This was the 23rd Bath victory in the 24 fixtures between these anatgonistic neighbours since 1983 and, considering that since 1888 Bristol have won 124 to Bath's 63, the recent reversal of fortune is extraordinary and dramatic. Bath have won all 10 of the league encounters but only once by more than nine points.

Yet again it was Bath's propensity at the crisis-point for digging into their deepest resources that brought them victory. Instead of playing for position as they had at the outset, Bristol became too ambitious for Hanlon's liking at the same time as Bath were characteristically increasing their own tempo.

One grand old Bristolian, the former England scrum-half Bill Redwood, suggested that this - the ability to play at pace when it suited - was the advantage Bath held over all their First Division rivals, and it produced a try worthy of a thrilling occasion. (So excruciatingly thrilling that certain Bristol committee men who could stand it no longer went inside to calm their nerves in front of the rugby league on the box.)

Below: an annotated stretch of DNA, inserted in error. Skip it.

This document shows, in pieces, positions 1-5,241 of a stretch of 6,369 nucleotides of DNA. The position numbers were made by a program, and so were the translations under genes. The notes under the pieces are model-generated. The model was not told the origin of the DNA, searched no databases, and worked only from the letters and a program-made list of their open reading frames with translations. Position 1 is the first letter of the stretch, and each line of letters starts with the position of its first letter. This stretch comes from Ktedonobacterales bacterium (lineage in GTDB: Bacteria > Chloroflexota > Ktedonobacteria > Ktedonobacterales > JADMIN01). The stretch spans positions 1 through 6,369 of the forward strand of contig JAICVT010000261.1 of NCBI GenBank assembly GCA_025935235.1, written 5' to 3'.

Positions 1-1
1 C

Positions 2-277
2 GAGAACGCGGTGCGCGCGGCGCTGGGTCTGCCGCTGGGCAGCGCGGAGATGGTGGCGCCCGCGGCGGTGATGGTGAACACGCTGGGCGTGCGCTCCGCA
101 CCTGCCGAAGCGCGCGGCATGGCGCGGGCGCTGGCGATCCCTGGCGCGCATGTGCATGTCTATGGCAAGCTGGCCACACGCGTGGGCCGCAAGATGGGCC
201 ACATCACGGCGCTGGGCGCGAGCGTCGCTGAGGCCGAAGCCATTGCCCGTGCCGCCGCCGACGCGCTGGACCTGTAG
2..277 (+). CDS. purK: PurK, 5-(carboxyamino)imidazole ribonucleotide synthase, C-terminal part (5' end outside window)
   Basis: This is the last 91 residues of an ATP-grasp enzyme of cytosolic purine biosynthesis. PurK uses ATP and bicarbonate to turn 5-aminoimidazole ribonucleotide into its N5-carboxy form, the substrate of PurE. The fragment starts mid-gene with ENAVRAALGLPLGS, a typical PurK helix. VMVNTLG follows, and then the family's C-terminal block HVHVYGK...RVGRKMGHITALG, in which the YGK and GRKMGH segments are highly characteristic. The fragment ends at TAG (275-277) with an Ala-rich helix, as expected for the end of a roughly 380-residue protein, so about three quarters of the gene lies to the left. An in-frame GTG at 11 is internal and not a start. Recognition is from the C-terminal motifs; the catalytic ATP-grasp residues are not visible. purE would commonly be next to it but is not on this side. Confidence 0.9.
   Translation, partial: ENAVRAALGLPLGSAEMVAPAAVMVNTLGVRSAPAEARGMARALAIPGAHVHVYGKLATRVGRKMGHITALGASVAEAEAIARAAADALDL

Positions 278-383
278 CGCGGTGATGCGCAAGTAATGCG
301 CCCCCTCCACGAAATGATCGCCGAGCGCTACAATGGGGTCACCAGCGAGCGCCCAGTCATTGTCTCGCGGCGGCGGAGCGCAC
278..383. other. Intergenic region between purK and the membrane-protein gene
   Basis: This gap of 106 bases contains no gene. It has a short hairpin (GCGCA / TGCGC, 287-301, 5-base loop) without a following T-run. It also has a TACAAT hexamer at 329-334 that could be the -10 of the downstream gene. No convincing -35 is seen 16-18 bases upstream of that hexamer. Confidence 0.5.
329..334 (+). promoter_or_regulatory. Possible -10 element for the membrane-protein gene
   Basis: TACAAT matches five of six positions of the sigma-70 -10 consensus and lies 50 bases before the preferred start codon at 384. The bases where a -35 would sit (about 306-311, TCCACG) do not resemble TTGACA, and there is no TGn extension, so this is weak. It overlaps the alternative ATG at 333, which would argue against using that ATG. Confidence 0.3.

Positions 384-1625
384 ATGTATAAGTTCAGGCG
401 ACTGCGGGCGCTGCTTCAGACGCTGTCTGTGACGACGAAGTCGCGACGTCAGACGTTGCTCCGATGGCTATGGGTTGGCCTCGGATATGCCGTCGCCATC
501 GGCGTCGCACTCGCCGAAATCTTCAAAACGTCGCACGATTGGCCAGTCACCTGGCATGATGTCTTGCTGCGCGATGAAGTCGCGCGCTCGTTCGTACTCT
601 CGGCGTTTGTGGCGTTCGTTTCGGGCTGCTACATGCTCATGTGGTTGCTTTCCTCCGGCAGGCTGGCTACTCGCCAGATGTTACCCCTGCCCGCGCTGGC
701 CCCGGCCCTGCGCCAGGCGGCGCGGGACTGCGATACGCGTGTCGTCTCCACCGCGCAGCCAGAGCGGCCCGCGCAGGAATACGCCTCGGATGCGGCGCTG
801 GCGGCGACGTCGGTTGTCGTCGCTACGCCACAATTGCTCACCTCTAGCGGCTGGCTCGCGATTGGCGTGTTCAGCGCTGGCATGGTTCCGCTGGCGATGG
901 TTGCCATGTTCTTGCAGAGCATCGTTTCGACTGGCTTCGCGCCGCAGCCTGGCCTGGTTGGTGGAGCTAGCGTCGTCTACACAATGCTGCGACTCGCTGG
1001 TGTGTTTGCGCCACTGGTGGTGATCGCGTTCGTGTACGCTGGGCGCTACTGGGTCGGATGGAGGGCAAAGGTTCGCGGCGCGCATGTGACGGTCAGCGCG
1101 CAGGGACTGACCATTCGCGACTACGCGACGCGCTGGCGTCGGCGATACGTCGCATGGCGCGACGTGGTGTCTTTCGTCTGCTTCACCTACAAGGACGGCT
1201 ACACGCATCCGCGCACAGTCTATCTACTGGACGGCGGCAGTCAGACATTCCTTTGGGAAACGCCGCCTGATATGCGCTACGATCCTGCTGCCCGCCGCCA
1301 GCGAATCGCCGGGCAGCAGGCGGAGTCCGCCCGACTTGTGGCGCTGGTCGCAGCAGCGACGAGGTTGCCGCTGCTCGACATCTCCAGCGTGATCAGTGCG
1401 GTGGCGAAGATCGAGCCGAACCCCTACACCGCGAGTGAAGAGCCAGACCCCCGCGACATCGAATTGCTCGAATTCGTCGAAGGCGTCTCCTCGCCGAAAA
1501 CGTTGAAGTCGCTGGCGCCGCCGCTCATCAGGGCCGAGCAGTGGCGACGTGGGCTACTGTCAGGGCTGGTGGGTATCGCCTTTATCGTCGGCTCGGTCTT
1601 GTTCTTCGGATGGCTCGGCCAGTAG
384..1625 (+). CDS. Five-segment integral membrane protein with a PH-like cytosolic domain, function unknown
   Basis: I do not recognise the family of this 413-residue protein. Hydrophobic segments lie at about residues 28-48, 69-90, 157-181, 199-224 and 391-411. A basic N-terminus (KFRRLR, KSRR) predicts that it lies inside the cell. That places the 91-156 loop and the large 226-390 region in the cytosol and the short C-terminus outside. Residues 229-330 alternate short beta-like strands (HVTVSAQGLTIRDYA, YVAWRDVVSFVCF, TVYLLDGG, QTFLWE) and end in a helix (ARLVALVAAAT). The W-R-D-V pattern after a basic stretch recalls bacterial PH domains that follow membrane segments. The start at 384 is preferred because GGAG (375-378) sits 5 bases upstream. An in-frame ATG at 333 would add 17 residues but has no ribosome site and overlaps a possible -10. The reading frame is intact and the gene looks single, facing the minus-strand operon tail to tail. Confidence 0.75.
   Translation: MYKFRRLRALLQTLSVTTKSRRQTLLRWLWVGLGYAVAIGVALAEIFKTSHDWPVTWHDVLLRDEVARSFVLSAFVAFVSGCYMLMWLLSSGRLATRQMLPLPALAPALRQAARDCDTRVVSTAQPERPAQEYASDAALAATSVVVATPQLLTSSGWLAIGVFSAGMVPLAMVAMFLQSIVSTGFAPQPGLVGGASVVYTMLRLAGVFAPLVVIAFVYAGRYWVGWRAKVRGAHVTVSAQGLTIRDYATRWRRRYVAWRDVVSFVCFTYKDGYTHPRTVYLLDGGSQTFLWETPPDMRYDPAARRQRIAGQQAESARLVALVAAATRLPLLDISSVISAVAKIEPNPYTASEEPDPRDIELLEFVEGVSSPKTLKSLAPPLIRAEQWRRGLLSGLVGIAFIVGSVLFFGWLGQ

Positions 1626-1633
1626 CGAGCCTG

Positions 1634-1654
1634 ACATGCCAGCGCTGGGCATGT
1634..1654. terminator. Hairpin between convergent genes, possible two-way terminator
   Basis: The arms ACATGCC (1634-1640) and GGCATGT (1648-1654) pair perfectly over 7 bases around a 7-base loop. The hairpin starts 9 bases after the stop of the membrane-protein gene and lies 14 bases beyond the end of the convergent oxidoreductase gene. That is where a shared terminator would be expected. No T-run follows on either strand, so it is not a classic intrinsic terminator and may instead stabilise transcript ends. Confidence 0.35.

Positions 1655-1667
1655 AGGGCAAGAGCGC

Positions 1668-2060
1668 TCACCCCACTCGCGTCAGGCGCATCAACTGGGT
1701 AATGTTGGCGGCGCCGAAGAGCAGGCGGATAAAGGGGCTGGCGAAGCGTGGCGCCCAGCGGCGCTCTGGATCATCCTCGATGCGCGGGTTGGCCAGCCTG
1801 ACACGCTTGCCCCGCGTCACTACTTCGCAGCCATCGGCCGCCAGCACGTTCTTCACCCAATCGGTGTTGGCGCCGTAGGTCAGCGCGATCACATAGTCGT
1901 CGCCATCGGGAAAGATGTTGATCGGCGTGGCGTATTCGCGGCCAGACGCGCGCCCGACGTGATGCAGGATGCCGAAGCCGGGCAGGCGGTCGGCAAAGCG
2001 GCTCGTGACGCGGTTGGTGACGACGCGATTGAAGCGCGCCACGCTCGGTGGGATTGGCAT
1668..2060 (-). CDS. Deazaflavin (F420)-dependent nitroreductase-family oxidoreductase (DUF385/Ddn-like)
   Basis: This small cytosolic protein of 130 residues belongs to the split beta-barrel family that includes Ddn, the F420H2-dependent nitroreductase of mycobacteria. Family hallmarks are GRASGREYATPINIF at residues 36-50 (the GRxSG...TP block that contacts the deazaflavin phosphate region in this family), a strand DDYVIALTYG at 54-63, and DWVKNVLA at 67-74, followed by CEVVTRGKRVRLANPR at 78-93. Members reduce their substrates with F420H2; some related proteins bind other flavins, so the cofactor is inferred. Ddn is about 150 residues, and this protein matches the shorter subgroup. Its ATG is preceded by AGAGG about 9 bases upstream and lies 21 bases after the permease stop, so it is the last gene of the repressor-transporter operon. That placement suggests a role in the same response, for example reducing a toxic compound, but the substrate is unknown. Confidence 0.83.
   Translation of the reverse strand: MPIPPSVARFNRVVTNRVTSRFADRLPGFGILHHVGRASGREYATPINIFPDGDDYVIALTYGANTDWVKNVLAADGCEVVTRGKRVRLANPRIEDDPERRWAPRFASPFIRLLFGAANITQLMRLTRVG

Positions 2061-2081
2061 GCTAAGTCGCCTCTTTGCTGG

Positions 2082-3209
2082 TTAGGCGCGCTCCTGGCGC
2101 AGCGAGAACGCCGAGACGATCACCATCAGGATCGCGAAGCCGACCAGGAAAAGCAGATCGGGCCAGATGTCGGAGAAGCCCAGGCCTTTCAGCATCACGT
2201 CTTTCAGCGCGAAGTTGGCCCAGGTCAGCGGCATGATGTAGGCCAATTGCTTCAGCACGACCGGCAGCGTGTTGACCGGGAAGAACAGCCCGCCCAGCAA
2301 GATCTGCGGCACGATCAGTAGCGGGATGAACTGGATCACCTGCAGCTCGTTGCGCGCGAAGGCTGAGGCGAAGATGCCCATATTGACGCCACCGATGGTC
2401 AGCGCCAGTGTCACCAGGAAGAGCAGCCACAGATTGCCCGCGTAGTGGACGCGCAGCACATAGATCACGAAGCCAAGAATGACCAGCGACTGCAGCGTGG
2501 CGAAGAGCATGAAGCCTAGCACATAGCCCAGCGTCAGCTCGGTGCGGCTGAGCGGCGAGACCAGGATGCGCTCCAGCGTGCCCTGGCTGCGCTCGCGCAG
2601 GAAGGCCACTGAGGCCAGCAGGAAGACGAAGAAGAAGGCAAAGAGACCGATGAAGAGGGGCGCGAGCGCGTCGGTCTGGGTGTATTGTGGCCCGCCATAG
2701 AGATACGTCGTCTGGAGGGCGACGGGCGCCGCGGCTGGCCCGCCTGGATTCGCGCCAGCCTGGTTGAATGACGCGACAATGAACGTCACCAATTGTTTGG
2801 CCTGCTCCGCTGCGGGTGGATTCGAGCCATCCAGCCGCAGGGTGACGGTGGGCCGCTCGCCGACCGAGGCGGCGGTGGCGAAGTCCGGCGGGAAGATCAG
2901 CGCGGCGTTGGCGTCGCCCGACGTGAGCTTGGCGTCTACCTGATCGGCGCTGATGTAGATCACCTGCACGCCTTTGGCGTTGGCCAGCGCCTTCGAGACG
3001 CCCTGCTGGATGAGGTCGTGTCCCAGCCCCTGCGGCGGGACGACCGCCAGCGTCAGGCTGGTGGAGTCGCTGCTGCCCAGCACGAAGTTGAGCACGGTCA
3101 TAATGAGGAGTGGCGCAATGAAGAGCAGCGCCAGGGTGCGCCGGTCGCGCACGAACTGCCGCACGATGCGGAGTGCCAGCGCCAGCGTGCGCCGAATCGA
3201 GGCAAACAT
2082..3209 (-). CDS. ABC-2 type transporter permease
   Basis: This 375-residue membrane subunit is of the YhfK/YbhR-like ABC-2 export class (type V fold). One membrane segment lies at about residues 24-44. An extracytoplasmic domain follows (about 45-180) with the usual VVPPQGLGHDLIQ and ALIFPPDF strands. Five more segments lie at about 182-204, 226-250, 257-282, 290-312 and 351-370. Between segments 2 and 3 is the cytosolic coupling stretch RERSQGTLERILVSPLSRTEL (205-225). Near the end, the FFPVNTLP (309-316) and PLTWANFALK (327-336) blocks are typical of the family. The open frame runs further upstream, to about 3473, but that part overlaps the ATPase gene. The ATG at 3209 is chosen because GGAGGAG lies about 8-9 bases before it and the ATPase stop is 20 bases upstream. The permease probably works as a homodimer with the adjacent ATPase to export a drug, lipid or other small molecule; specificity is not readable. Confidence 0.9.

As Philip de Glanville was Bath's most penetrative runner throughout, it was appropriate that it was his run that committed so much of the Bristol defence that when the ball came back there was an overlap which Olson, Catt and Guscott decisively exploited on behalf of Simon Geoghegan.

Jonathan Callard's conversion reduced the margin to two points and, with 48 minutes remaining, Bristol's demise appeared to be a matter of time. That it took so long, another 32 minutes, before Callard at last potted the winning penalty, was a tribute toBristol resilience as well as the tries that, for one reason or another, eluded Bath.

Still, for Dawe to suggest that Bath were "30 points better than Bristol" was as fanciful as the notion that he has the angelic disposition of a Lineker. In the murkier recesses Dawe can be the very devil. So can Bath, which is why they win tight games like this. And for that, even Brian Hanlon salutes them.

Bristol: Penalties Tainton 3. Bath: Try Geoghegan; Conversion Callard; Penalty Callard.

Bristol: D Bennett; D John, R Knibbs, D Wring (M Newall, h/t), G Sharp; M Tainton, K Bracken; A Sharp, M Regan, D Hinkins, S Shaw, A Blackmore, R Armstrong, I Patten, D Eves (capt).

Bath: J Callard; A Swift, J Guscott, P de Glanville, S Geoghegan; M Catt, M Olson; C Clark, G Dawe, J Mallett, M Haag, N Redman, J Hall (capt), B Clarke, A Robinson.

Referee: S Piercy (Goole).